What is Ontology?
Ontology is a branch of metaphysics that deals with reality itself, as apart from the subjective impressions and thoughts of the person who experiences it. The term was introduced by Christian von Wolff to designate a field of speculative thought lying between natural philosophy, which deals with the origins and the structure of the world, and mental philosophy, or psychology, dealing with the mind.
Ontology, he taught, should find the answers to questions more basic than those considered in either natural philosophy or psychology.
There is a reality that gives rise to sensations. Obviously, the sensations are quite different from the "thing-in-itself" that stimulates them. Light waves, for example, are not the same as the colors that are , experienced by the human observer.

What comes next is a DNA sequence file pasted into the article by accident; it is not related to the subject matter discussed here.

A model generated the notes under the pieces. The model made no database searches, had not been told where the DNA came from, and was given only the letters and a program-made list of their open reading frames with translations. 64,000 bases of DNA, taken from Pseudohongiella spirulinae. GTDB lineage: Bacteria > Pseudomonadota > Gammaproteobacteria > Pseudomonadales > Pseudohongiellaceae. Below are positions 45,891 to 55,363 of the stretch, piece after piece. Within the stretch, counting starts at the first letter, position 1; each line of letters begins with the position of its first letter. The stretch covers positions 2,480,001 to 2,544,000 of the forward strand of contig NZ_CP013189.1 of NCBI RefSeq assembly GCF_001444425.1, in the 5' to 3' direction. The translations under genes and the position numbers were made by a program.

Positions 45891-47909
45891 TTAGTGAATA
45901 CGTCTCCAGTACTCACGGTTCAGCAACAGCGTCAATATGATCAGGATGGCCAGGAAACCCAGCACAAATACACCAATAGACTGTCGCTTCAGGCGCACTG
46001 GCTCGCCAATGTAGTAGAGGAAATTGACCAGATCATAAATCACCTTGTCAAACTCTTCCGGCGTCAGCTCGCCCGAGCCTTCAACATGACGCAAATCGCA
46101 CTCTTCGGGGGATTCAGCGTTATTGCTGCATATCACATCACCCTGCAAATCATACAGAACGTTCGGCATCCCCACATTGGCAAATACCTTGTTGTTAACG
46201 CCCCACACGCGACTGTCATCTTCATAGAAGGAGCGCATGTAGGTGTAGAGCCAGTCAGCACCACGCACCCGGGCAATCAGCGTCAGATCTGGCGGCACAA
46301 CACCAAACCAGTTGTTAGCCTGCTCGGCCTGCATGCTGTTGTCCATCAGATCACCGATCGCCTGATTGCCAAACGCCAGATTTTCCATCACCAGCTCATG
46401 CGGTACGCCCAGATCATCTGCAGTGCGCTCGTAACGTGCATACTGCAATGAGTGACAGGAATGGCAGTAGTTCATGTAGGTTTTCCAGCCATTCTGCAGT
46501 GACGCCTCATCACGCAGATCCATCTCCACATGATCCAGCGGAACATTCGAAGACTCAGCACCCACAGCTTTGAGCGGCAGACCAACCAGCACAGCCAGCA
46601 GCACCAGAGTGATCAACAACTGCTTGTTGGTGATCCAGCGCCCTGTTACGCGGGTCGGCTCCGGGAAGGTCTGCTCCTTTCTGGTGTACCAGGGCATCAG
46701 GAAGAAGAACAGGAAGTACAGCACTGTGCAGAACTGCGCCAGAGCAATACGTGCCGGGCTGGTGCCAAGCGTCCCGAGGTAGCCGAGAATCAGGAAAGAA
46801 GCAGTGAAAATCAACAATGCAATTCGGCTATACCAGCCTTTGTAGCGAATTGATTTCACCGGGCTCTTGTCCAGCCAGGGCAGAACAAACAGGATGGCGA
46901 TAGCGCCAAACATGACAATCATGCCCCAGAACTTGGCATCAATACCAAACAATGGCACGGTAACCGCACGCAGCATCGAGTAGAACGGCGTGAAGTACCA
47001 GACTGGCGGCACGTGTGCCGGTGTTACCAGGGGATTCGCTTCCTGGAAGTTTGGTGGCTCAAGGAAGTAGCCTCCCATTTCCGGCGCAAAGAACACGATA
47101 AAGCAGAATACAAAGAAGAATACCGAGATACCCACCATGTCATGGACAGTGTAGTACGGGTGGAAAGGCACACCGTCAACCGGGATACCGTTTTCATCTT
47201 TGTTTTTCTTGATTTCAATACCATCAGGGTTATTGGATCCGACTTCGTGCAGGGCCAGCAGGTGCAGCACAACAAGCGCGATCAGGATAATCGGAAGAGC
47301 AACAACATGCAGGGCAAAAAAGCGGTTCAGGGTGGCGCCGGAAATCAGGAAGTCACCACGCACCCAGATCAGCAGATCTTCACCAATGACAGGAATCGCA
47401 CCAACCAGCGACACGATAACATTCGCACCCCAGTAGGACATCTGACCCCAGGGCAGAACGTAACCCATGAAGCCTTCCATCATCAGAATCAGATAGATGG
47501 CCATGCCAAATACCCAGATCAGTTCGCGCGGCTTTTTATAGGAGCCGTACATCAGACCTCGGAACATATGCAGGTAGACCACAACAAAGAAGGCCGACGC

They are the "thing-in-itself" or an aspect of reality that gives rise to particular types of sensations.
Ontology is the speculative inquiry that asks whether reality is basically one entity with a diversity of manifestations or a multiplicity of entities.
In either case, the major categories and relationships must be discovered if reality is to be thought of as a coherent, unified entity subject to the laws of formal logic. If there is a multiplicity of entities in reality, then ontology must defend the pluralistic doctrine. Concepts developed in modern theoretical physics have furnished many new problems for philosophers who believe that ontology is one of the most challenging areas for speculative thought about reality as reality.
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